• Monday Mornings: Dr. Jorge Villanueva, mostly known by his InSeries Nicknames "El Gato" or "Big Cat", is a version of this trope from a Medical Drama. He's a legendary trauma surgeon and an excellent diagnostician. He's really a leader of his team and other younger doctors who look up to him. He's sometimes downright fatherly and Papa Bear on people who would mess with his "cubs".
  • Captain Trunk, Sledge Hammer!'s long suffering boss, is something of an aversion, ticking all the boxes except for his moderate Afro. Even so, Sledge Hammer is the sort of subordinate who could cause stress-alopecia in anyone...
  • Total Recall 2070: Martin Ehrenthal, both bald and black, is the head of the local division of the CPB. He's an incredibly competent administrator, not afraid to stand up to any Consortium representative or someone from the Assessor's Office trying to browbeat him or his agents to back away from their investigations.
  • Agents of S.H.I.E.L.D.: Alphonso "Mack" Mackenzie (whose comic counterpart is white) briefly takes charge of S.H.I.E.L.D. midway through season three, and manages to take out a major Hydra asset. Mack later takes the role as Director for good at the end of season five, as Coulson is terminally ill and Daisy (his handpicked replacement) doesn't consider herself worthy of the position. Mack is consistently a firm but fair leader, although he struggles under The Chains of Commanding at times.
  • Corporate: Lance Reddick plays Christian Deville, the CEO of the Evil Corp and a thoroughly Bad Boss.

    Pro Wrestling 
  • In the 1970s and 80s, the bald, black "Evil Genius" Lightning Hernandez was the unofficial leader of all the rudos on the Dominican Republic television program "International Wrestling". For the record, the unofficial leader of the tecnicos, Jack Veneno, was also black but not bald, making this overlap with Bald of Evil.
  • Ahmed Johnson
  • Former Interim Raw GM Jonathan Coachman
  • Former Smackdown GM Teddy Long
  • The Rock after his 2011 return. The supposed leader of "Team Bring It".

    Tabletop Games 
  • Tu'Shan, Chapter Master of Warhammer 40,000's Salamanders Space Marine chapter. Very bald and very, very black.
    • Vulkan, the Primarch of the Salamanders is black, bald and very awesome to boot.
    • Ahzek Ahriman, Arch-Sorcerer of the Thousand Sons, is a rarer evil example of this trope, judging by his depiction in the Fury of Magnus book.
  • Pathfinder has the Supreme Elect of Andoran, Codwin I of Augustana, who fits this description.

    Video Games 
  • Jameson Locke is the leader of Team Osiris in Halo 5: Guardians.
  • Casper Orillion from Freelancer. He founded The Order, the so-called "terrorist group" that ultimately saved all humans in the Sirius Sector from a certain Nomad cleansing.
  • In the Xenosaga games, "Representative Helmer", the leader of Second Miltia, is both bald and black.
  • "Sarge" Redford in Battlefield: Bad Company has an unknown level of baldness (He wears a hat, but some hair can be seen otherwise, so he's at least not entirely bald for sure), but leads the rather bumbling squad, sometimes serving as the Only Sane Man alongside Marlowe. Earlier teasers showed him as bald, though.
  • Roland in the Borderlands games. By Borderlands 2, he became a leader to the the Crimson Raiders resistance.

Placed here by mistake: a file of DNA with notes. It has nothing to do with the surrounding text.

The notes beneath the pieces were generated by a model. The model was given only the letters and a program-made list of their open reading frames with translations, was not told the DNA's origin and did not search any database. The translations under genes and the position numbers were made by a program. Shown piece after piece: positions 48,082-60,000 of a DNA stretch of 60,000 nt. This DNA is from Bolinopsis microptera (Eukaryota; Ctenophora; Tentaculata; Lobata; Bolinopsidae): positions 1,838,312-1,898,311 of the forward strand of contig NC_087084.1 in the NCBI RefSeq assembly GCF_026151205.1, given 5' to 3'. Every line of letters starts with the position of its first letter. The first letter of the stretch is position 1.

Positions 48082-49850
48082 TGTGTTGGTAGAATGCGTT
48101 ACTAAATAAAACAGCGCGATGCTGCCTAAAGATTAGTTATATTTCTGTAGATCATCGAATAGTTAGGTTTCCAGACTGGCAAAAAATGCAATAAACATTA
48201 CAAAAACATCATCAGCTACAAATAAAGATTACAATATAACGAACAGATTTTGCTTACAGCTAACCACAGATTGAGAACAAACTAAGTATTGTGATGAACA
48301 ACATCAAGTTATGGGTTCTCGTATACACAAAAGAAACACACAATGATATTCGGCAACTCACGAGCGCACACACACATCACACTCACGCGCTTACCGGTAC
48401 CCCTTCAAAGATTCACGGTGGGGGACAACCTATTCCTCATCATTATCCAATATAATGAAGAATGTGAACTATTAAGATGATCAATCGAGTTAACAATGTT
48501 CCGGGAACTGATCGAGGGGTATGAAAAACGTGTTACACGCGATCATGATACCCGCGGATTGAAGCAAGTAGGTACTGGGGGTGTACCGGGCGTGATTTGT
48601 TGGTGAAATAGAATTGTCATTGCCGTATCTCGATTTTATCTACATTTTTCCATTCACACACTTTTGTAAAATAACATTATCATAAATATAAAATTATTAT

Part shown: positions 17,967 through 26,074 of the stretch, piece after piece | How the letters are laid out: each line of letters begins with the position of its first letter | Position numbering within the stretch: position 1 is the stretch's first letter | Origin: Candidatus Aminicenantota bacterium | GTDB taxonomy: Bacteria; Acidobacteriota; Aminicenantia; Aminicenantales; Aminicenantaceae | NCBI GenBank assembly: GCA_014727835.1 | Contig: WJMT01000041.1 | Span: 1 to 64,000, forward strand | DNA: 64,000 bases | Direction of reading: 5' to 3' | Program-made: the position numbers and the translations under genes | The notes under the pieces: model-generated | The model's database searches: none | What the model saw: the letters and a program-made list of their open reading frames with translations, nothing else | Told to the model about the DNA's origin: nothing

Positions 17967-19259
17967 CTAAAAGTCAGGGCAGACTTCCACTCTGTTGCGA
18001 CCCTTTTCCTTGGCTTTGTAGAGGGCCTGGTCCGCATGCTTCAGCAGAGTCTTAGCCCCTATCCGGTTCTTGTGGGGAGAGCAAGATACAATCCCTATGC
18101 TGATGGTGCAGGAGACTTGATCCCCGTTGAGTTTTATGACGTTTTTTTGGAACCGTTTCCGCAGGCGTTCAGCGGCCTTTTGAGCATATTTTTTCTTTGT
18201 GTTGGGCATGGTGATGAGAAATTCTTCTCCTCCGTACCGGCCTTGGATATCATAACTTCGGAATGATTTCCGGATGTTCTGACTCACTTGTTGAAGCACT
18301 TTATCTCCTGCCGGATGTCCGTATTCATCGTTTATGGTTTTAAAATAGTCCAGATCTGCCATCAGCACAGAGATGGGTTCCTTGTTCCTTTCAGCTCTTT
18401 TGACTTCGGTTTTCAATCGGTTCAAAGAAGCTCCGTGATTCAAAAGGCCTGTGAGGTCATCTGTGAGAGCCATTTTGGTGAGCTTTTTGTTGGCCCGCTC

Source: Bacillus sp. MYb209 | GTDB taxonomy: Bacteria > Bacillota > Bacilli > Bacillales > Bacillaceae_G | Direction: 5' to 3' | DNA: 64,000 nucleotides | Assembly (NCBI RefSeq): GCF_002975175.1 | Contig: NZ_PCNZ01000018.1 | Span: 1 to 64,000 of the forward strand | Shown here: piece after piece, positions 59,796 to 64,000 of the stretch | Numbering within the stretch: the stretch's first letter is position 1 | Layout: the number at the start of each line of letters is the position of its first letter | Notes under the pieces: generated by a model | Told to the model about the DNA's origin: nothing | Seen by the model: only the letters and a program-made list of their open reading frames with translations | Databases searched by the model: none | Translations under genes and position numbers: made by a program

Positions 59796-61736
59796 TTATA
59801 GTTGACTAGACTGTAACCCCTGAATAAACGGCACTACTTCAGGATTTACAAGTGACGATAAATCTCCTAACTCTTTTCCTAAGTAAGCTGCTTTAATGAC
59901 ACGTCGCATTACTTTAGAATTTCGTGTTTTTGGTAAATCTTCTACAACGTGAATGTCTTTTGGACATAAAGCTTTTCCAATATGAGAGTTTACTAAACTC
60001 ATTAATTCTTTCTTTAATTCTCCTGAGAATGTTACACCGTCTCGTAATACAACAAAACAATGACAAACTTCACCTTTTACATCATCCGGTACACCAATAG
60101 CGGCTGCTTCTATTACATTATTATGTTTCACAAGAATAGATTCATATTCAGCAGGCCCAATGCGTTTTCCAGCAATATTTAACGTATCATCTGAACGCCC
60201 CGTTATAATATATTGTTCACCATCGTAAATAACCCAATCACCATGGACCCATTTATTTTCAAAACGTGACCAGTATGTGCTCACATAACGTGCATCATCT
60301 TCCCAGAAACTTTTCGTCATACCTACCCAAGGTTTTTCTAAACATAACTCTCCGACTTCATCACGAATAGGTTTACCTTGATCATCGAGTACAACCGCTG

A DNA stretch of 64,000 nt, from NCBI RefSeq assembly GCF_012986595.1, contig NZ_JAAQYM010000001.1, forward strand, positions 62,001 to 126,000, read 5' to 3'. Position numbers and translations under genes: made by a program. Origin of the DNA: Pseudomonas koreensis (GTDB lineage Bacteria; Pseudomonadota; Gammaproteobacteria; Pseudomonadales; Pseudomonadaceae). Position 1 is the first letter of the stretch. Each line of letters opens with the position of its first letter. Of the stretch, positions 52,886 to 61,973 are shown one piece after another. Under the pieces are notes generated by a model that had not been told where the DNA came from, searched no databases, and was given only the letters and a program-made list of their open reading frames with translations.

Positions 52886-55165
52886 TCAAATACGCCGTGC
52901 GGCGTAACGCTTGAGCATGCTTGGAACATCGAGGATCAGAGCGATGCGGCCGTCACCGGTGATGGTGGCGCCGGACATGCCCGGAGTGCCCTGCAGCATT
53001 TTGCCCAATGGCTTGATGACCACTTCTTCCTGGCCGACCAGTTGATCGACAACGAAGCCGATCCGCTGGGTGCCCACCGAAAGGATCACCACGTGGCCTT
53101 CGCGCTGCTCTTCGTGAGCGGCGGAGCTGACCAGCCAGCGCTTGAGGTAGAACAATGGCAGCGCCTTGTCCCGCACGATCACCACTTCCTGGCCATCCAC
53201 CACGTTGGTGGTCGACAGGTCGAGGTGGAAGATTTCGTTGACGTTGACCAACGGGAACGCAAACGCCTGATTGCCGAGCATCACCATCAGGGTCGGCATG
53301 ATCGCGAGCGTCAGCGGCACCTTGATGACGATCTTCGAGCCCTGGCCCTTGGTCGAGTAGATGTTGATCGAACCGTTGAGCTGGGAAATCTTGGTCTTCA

• The sort-of-leader of the IRIS rebel network in Beyond Good & Evil, Hahn, is an extremely large, sort-of-black and sort-of-Asian man. (The actual leader, Da Chief, is...elsewhere.)
  • Dead Space has Zach Hammond, security officer and leader of your party. Hints are dropped that he might know more than he lets on...until it's shown that it's Kendra who's actually the Mole. Hammond is just as much in the dark as you are.
  • Second Sight gives us one of these as the head of the paramilitary organization you're allied with.
  • Possibly subverted by DHS agent Brad in Dead Rising. He doesn't seem to have any authority over anyone besides his partner Jessie, and while he may be the one allegedly supplying food and essentials to the growing survivor population in the sealed Security Room, he doesn't hold a candle to Frank, who, blessed with incredible charisma, can lead large posses of frightened people through throngs of the undead.
  • Michael Chain of F-Zero-GX, leader of the Bloody Chain gang.
  • Prophet of Crysis is your squad leader, spending the entire game giving out orders using the radio.
  • In Knights of the Old Republic, the player meets the Hidden Bek gang on Taris, led by one of these. The player and the Bald Black Leader Guy (depending on player choices) can end up helping each other out for mutual benefit. It counts because the Beks are more about security and brotherhood, while their rivals are just trying to take over the under-city.
    • Also, Jolee Bindo. Not quite the leader, but as the oldest member of your party, he offers a lot of guidance and still kicks ass.
  • In Overwatch Doomfist is a leader of the terrorist group Talon. He is not only bald and charismatic, but is a dedicated brawler.
  • Chris Jacobs from Mercenaries.
  • In MapleStory, there's Icybyrd Slim, mayor of New Leaf City. While he doesn't seem to be much of an Action Politician, he does seem to be the brains behind every project in the city, which is populated by Bounty Hunters, Adventurer Archaeologists and Ditzy Geniuses.
  • Irving Lambert for most of the Splinter Cell series...Yet he managed to get it back in Double Agent.
  • Commander Gore from Shin Megami Tensei: Strange Journey.
  • Your commanding officer, General Claibourne, in the JauntTrooper series.
  • Josh, the leader of the BSAA Delta team from Resident Evil 5.
  • Final Fantasy XII gives us Reddas, the Pirate King of Balfonheim, and ex-Judge Magister under the name of Foris Zecht. He's a bit on the Ambiguously Brown side, but completely bald except for a fluffy white beard.
  • Gears of War 3 adds the character of Griffin, an energy-magnate-turned-post-apocalyptic-warlord living in the ruins of a city hit with a Kill Sat some ten years previous. Hypermasculine indeed.
  • General Horace Warfield from Starcraft II may or may not be bald (it's hard to tell under the Power Armor), but he is every inch a Four-Star Badass.
  • Coach from Left 4 Dead 2 usually acts as the leader of the game's four man ensemble.
  • Diablo's Tyrael is one after he voluntarily fell from grace to help humanity.